La boucherie/butcher's: a place cocottes, French or otherwise, ought to steer clear of.
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une cocotte (ko-kowt) noun, feminine
1. hen, chic 2. pot, cooker (for making stew)
In French, cocotte (the feminine diminutive of coq) is originally a child's name for "hen" (coq...cocotte) (in English "cluck-cluck") and has a further two meanings: my sweetie ("ma cocotte") and "tart" (as in trollop or kept-woman).
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I was sipping rose petal tea from a dainty tasse* and eating a second slice of lemony citron cake at Dominique's when I learned that a hooker is a cooker in France. "Cooker!" I gurgled, slapping my knee. Considering the heat involved, the word seemed apropos.
Dominique was explaining to Gwen, who'd brought the "cookers" over, that they are also called "poules."
"Well, I could've told you that!" I thought, eyeing the poules from across the room. They looked like hens to me. I could have also told you the French word for "cooker" (cocotte). But what I could not have told you three days ago was that a cocotte is a hooker like a cocotte is a cooker.
Setting our teacups on their silver-rimmed saucers, we studied the "cookers" with their thin, pipe-cleaner legs, soft felt kissers, and pliable bodies (loose bean bags that they were). There they sat, up above the fireplace, long legs dangling over the mantle, watching us eat cake. Can you believe they each wore a fire engine red mohawk? (Or "crest" is it?) Dangling legs aside, these cocottes of Gwen's didn't exactly resemble "les femmes de moeurs légères" or ladies of light morals.
"You can call hookers 'poules'?" Gwen wondered, keeping an eye on her girls across the room as any one in the trade would. The sewing trade that is. As for me, I stood there, cake in hand, hiccupping an old French word with a new-for-me meaning: cocotte! cocotte! cocotte! Fun sounding words have that effect on those of us in the word trade. Cocotte-cocotte-cocotte!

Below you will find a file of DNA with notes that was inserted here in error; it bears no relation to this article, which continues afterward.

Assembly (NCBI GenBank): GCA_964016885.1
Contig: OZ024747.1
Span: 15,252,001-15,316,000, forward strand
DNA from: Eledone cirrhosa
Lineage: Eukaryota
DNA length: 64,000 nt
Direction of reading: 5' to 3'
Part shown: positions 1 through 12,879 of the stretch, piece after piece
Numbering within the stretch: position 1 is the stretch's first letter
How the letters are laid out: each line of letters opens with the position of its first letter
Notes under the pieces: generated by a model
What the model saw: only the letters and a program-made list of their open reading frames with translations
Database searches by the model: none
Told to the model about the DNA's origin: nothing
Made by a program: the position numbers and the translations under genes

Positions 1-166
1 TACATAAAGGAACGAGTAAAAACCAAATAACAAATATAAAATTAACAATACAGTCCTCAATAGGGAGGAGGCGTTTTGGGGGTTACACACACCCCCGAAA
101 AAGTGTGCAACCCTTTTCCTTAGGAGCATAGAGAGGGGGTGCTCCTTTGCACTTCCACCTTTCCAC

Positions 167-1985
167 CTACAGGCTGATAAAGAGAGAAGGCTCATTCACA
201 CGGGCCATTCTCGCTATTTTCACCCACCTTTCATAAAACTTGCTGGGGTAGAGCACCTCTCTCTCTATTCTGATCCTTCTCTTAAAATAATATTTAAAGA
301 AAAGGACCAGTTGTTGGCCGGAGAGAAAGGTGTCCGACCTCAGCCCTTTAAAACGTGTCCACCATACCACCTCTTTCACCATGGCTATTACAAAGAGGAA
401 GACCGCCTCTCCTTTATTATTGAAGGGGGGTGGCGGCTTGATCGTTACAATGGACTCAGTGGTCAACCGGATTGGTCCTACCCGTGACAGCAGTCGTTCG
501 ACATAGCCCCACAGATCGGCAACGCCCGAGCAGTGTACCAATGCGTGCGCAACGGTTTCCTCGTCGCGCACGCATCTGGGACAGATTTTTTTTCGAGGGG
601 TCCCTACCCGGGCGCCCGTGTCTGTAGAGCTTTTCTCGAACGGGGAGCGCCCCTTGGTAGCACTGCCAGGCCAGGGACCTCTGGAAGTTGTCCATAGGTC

We thanked Gwen for our "hookers"--a thoughtful early Christmas present (and hand-made at that!) and I thanked Dominique for enlightening me on yet another French word. While "cooker" may not be a direct translation for "hooker" in French, you could say that a cocotte is a hooker is a cocotte is a cooker!
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One of Gwen's cocottes, chez moi.
(In the background, one of Rodin's cocottes...)
References: une tasse (f) = cup
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More on the term sizzling term cocotte:
"(The French have) more words for "working girl" than any other language I know....There's cocotte, horizontale, grisette, demi-mondaine, courtisaine, demi-castor, dégraffée, irregulière, femme galante...At some stage, disconcertingly, the definitions blur, and common prostitutes at the bottom of the ladder become revered courtisans at the top."
--from True Pleasures: A Memoir of Women in Paris
Terms & Expressions:
les oeufs en cocotte = baked eggs
en cocotte = in a stew (cooking)
la cocotte minute = pressure cooker
Allez, hue, cocotte ! = Come on, giddy up, let's get going!
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A game my kids rave about.